2014 Poster Sessions : Improving Datacenter Network Performance with Multicast

Student Name : Michael Chan
Advisor : David Cheriton
Research Areas: Computer Systems
Data replication is a common activity in data centers. For example, applications depend on efficient fault-tolerant data replication provided by distributed file systems. As large-scale data analytics take on an increasingly important role in businesses, one could expect more frequent fresh data ingestion into compute clusters, increasing the network overhead brought about by replication. IP multicast allows data replication in the network at line rate, but critically does not perform congestion control. We propose a straightforward enhancement to TCP -- TCP Multicast - so that multicast is effectively congestion controlled even at high line rate (10Gbps). Our results show that with multicast replication, one can scale distributed file system read/write rates linearly with offered load, and reduce read/write latency by 50% compared to existing unicast-based replication schemes. TCP Multicast is also extended to support queue-aware congestion control algorithms like Datacenter TCP. This allows throughput-oriented multicast flows to be run without degrading the performance of concurrent, short-lived latency-sensitive flows.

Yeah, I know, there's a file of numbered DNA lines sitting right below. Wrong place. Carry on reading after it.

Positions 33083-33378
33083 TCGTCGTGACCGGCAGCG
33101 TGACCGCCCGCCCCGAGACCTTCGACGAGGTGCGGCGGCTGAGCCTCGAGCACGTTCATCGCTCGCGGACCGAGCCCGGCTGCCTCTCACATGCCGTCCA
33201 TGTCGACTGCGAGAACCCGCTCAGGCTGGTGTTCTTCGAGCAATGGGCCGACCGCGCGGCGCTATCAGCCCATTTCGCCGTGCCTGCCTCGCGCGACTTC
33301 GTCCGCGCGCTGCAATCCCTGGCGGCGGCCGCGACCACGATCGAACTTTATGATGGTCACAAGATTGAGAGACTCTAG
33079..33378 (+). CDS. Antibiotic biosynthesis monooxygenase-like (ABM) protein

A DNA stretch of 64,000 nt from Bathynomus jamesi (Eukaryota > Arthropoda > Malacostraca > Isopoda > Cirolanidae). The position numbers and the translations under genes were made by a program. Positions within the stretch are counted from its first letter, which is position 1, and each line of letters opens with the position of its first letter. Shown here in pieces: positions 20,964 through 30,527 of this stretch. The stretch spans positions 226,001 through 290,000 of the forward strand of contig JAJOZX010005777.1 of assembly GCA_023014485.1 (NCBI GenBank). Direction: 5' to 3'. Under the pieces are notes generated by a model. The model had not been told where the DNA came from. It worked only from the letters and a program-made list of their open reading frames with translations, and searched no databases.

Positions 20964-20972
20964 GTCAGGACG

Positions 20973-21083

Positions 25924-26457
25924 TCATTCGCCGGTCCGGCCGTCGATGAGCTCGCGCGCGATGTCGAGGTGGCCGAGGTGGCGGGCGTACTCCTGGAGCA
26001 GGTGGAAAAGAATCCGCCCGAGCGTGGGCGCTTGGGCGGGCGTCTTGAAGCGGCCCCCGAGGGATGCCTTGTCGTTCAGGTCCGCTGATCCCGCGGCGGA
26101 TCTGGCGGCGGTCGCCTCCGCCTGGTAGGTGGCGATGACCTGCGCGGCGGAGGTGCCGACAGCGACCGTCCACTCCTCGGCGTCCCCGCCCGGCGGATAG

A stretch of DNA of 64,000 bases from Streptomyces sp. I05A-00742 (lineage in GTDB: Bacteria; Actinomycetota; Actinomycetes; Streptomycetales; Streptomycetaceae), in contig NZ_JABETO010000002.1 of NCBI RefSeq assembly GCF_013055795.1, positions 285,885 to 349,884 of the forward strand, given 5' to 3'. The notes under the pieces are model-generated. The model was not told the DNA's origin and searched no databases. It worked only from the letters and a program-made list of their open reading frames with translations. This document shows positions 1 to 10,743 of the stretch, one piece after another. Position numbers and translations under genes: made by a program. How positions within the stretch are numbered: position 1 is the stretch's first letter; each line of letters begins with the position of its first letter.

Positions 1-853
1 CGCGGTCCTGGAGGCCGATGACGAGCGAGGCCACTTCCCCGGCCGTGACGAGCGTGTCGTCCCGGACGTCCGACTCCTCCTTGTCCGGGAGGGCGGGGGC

Michael Chan is a computer science Ph.D. candidate working with Prof. David Cheriton at Stanford University. His research is focused on improving data center network performance with multicast. His work spans multiple areas, including the operating system network stack, network drivers, network switch architecture and distributed systems.